Child mortality and malaria transmission intensity in Africa

Swiss Tropical Institute, Socinstrasse 57, PO Box CH-4002, Basel, Switzerland.
Trends in Parasitology (Impact Factor: 6.2). 04/2001; 17(3):145-9. DOI: 10.1016/S1471-4922(00)01814-6
Source: PubMed


The desirability of controlling malaria transmission in the areas of highest endemicity of Plasmodium falciparum has long been debated. Most recently, it has been claimed that rates of malaria morbidity are no higher in areas of very high transmission in Africa than they are in places with lower inoculation rates. We now review the literature on the relationship of morbidity and mortality to malaria transmission intensity, and have linked published child mortality and malaria transmission rates to examine how age-specific mortality actually varies with the inoculation rate of P. falciparum.

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    • "Discrepant results that might be related to higher levels of indirect mortality attributable to malaria have been observed in various attempts to relate transmission and mortality. In a review article, Smith et al.[20] found an increase in infant mortality rate with increase in entomological inoculation rate (EIR) in Africa. However, Gemperli [22] linked the demographic and health surveys (DHS) and mapping malaria risk in Africa (MARA) databases to assess the effect of malaria transmission on mortality, and found no clear relationship. "
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    ABSTRACT: The precise nature of the relationship between malaria mortality and levels of transmission is unclear. Due to methodological limitations, earlier efforts to assess the linkage have lead to inconclusive results. The malaria transmission intensity and mortality burden across Africa (MTIMBA) project initiated by the INDEPTH Network collected longitudinally entomological data within a number of sites in sub-Saharan Africa to study this relationship. This work linked the MTIMBA entomology database with the routinely collected vital events within the Rufiji Demographic Surveillance System to analyse the transmission-mortality relation in the region. Bayesian Bernoulli spatio-temporal Cox proportional hazards models with village clustering, adjusted for age and insecticide-treated nets (ITNs), were fitted to assess the relation between mortality and malaria transmission measured by entomology inoculation rate (EIR). EIR was predicted at household locations using transmission models and it was incorporated in the model as a covariate with measure of uncertainty. Effects of covariates estimated by the model are reported as hazard ratios (HR) with 95% Bayesian confidence interval (BCI) and spatial and temporal parameters are presented. Separate analysis was carried out for neonates, infants and children 1-4 years of age. No significant relation between all-cause mortality and intensity of malaria transmission was indicated at any age in childhood. However, a strong age effect was shown. Comparing effects of ITN and EIR on mortality at different age categories, a decrease in protective efficacy of ITN was observed (i.e. neonates: HR = 0.65; 95% BCI: 0.39-1.05; infants: HR = 0.72; 95% BCI:0.48-1.07; children 1-4 years: HR = 0.88; 95% BCI: 0.62-1.23) and reduction on the effect of malaria transmission exposure was detected (i.e. neonates: HR = 1.15; 95% BCI:0.95-1.36; infants: HR = 1.13; 95% BCI:0.98-1.25; children 1-4 years: HR = 1.04; 95% BCI:0.89-1.18). A very strong spatial correlation was also observed. These results imply that assessing the malaria transmission-mortality relation involves more than the knowledge on the performance of interventions and control measures. This relation depends on the levels of malaria endemicity and transmission intensity, which varies significantly between different settings. Thus, sub-regions analyses are necessary to validate and assess reproducibility of findings.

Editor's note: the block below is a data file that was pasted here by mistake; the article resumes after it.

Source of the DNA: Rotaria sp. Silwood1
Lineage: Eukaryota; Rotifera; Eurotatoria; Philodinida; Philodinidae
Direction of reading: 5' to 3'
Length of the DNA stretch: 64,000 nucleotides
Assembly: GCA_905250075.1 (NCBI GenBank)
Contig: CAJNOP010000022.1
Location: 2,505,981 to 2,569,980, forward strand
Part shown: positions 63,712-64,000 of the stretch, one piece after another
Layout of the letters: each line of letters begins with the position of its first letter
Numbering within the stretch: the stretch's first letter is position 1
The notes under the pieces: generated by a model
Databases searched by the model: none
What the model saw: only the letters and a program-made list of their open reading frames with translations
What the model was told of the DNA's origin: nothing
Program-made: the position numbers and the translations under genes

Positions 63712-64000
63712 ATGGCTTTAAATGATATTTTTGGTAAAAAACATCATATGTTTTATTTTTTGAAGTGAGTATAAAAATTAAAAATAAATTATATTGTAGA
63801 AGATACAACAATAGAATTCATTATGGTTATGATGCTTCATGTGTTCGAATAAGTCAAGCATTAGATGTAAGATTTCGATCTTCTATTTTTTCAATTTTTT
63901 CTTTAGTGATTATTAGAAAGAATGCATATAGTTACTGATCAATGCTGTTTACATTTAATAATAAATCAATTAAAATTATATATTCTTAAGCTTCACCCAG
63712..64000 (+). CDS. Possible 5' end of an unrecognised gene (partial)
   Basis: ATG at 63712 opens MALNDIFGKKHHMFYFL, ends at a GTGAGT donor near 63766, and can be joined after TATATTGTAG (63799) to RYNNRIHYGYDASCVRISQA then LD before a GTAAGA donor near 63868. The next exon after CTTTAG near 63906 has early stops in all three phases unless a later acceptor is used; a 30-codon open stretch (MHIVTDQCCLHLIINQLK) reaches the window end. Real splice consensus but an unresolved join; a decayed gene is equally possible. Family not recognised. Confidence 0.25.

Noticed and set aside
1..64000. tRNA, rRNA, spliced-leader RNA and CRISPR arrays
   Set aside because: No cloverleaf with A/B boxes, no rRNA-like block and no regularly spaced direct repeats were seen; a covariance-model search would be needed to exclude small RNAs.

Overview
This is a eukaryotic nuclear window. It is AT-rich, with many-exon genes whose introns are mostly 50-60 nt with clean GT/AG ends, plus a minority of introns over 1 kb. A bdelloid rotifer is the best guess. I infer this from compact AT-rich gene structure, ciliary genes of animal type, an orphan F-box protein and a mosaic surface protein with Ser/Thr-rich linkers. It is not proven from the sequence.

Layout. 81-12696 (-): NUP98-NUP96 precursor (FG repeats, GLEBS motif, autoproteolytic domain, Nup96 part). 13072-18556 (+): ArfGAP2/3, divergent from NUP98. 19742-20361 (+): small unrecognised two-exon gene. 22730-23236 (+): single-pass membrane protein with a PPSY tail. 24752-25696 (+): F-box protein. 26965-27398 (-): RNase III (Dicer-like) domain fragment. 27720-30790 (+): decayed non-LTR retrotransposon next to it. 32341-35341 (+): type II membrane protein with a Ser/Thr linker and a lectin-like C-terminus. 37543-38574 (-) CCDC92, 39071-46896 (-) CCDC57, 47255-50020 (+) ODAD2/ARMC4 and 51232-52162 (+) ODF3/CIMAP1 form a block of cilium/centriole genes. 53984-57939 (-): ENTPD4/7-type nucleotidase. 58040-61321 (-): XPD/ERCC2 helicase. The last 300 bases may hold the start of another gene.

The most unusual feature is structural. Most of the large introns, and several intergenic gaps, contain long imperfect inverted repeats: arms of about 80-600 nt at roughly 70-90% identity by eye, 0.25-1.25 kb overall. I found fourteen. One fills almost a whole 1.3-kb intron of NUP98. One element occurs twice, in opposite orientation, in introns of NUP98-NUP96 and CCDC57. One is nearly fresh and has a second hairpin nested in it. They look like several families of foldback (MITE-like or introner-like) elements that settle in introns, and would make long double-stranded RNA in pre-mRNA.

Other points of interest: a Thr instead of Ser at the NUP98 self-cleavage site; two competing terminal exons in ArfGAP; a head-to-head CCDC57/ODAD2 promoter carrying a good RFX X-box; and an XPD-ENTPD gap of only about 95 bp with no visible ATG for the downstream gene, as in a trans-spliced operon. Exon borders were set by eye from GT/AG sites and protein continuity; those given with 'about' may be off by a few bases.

Malaria Journal 03/2014; 13(1):124. DOI:10.1186/1475-2875-13-124 · 3.11 Impact Factor
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    • "In Ghana, malaria transmission has shown a clear variation over time, season and space [16-18]. The relationship between malaria transmission and mortality is still unclear [19,20]. To clarify the relationship between malaria transmission and mortality, the Malaria Transmission Intensity and Mortality Burden Across Africa (MTIMBA) project was established in 10 INDEPTH network sites between 2001 and 2004 [21,22]. "